Open Cluster M11

M11Click image for full size version

September 8, 2020

This image shows open cluster Messier 11 (M11) set in the rich summer Milky Way. There are so many stars! This shot really makes you think about the scale of the universe:  it shows an area only a couple of times the size of the Moon. Can you imagine how many stars would be in an all-sky image? It’s literally astronomical! If you have binoculars, use them on M11:  It makes a very fine sight at 7x or 10x, although the colours are very muted compared to this image.

M11 annotatedAlthough the stars grab my attention first, there are also some obvious dark regions with far fewer stars; these are dark nebulae in our own galaxy caused by dust and soot blocking out or reducing the light from stars behind them. When we look at other galaxies, these dust lanes can be very obvious.  The annotated image at left identifies some of these dark nebulae (B=Barnard catalogue of dark nebula), along with a few tiny galaxies from the PGC catalogue. This image is full of stars of many different hues, which tell us about their temperatures. Redder stars are coolest and the white and bluish stars that dominate the cluster are hottest. 

The nickname of this cluster probably came from Admiral Smyth who observed it in the 19th century and apparently thought the distinctive wedge-shape group of stars that’s prominent in a small scope resembled a V-shaped flock of wild ducks in flight.  Smyth didn’t discover it though. Credit is usually given to Gottfried Kirch, who is believed to have discovered it in 1681. M11 contains thousands of stars (rich for an open cluster) and is a little more than 5,000 light years away, so its light takes that long to reach us. It is estimated to be more than 200 million years old.


Acquisition, focusing, and control of Paramount MX mount (unguided) with TheSkyX. Focus with Optec DirectSync motor and controller. Automation with CCDCommander. Equipment control with PrimaLuce Labs Eagle 3 Pro computer. All pre-processing and processing in PixInsight. Acquired from my SkyShed in Guelph. Average transparency and good seeing. Data acquired Sept 2-3, 2020 under a full Moon.

Luminance: Sky-Watcher Esprit 150 f/7 refractor and QHY 16200-A camera with Optolong UV/IR filter
Chrominance: Takahashi FSQ-106 ED IV @ f/3.6 and QHY367C one-shot colour camera with Optolong UV/IR filter

Luminance:      33 x 5m = 2hr45m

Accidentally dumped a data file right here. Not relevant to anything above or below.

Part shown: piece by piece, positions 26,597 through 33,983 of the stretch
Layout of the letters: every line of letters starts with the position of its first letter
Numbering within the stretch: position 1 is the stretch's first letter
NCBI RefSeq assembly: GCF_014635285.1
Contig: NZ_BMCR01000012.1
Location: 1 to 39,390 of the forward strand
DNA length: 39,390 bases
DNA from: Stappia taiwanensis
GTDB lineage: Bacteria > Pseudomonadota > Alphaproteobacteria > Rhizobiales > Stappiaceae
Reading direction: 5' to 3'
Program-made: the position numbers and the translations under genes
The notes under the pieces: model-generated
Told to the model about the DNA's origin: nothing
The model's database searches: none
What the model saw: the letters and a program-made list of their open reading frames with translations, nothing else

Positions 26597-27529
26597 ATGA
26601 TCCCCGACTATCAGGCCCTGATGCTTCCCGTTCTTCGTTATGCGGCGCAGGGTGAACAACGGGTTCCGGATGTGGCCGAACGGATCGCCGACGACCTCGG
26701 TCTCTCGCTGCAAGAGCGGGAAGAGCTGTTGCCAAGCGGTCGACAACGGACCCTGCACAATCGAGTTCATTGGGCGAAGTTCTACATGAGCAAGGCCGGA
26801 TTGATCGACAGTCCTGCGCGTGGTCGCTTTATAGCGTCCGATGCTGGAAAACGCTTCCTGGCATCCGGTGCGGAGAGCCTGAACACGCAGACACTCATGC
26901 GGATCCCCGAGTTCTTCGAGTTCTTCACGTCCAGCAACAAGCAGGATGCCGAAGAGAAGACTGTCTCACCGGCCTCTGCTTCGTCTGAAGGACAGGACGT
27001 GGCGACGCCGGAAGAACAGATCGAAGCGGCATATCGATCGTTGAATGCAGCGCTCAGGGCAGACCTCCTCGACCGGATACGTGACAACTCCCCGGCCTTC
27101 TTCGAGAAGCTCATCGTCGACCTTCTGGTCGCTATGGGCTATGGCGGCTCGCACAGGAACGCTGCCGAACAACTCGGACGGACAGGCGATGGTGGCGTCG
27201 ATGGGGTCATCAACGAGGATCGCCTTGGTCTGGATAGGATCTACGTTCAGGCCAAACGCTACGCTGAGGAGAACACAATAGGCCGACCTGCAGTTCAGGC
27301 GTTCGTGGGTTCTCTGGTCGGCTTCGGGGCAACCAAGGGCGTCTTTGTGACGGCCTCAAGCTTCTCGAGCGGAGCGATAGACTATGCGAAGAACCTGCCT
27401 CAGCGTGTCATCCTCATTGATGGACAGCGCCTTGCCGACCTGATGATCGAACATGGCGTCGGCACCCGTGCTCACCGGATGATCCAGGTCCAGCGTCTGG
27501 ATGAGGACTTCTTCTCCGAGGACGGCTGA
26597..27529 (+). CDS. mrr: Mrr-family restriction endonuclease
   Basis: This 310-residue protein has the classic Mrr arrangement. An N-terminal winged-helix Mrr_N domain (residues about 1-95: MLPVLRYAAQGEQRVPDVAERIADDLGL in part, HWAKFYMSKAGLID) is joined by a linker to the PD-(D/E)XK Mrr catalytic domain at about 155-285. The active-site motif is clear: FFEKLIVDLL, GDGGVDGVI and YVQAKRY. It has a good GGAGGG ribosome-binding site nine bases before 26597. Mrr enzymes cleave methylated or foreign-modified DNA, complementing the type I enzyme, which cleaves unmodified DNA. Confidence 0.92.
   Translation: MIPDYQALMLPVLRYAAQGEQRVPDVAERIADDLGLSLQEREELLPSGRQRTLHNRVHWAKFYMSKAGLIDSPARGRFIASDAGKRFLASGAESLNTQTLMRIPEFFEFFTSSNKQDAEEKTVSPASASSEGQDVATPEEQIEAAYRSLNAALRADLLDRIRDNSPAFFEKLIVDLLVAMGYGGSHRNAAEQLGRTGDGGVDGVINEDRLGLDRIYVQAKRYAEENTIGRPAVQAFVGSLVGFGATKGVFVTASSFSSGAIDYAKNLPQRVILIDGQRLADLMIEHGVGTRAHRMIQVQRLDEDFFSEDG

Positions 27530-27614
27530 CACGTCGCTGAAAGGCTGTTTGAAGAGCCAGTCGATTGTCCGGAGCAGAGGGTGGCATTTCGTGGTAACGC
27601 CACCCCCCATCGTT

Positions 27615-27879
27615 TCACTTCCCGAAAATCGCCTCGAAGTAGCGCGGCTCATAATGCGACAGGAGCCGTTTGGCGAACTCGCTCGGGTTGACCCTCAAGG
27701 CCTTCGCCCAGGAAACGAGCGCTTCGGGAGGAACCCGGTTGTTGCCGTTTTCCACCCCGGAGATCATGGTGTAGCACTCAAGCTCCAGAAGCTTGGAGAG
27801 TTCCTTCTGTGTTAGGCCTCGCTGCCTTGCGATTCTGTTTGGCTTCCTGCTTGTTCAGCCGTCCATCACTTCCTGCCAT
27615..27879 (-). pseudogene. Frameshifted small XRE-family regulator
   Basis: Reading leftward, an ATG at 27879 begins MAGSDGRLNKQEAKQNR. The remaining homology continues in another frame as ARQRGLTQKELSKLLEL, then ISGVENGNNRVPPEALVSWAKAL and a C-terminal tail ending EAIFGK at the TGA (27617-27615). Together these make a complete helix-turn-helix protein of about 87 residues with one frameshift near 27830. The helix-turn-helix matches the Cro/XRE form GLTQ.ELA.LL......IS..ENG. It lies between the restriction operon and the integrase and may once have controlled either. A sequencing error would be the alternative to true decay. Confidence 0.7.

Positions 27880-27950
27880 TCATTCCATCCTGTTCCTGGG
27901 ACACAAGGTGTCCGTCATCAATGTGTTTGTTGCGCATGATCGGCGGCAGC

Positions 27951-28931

Chrominance:  86 x 3m  = 4hr18m
Total: 7hr03m
Image scale 1.15 arcsec per pixel (based on Luminance)

Data Reduction and Initial Processing
Preprocessing: The WeightedBatchPreProcessing script was used to create a Luminance master frame (from the mono camera) and RGB registered files (from the one-shot colour camera). DrizzleIntegration was used to make the colour master. The colour master was registered to the luminance master.

Gradient Removal: ABE was applied to L and RGB masters using Subtraction.

Colour Balancing:  Colour was balanced with PhotometricColorCalibration.

Linear Noise Reduction: MultiscaleLinearTransform was used to reduce noise in the background areas, using an internal mask to protect bright structures. Layer settings for threshold and strength: Layer 1: 5.0 0.85, 2 iterations; Layer 2: 3.5, 0.75, 2 iterations.

Stretching:  HistogramTransformation was applied to make a pleasing, bright image, with background set to an intensity of approximately 0.10.

Linear Noise Reduction:  MultiscaleLinearTransform was used to reduce noise in the background areas, using an internal mask to protect bright stars. Layer settings for threshold and strength: Layer 1: 3.0 0.85, 1 iterations; Layer 2: 2.0, 0.75, 2 iterations.

Stretching:  HistogramTransformation was applied to make a pleasing, bright image, with background set to an intensity of approximately 0.10.

Combining Lightness and Colour Images

LRGB Combination: The lightness image was applied to the RGB image using LRGBCombination with default settings.

Additional Processing
Nonlinear Noise Reduction: TGVDenoise was used in L*a*b* mode to reduce noise with a mask used to target the background areas and protect the stars (max. 1,000 iterations and convergence selected for both lightness and chrominance). 

Final Steps: Background and star brightness, contrast, and colour saturation were adjusted in several iterations using CurvesTransformation with masks as required. ICCProfileTransformation (sRGB IEC61966-2.1; Relative Colorimetric with black point compensation) was applied prior to saving in jpg format.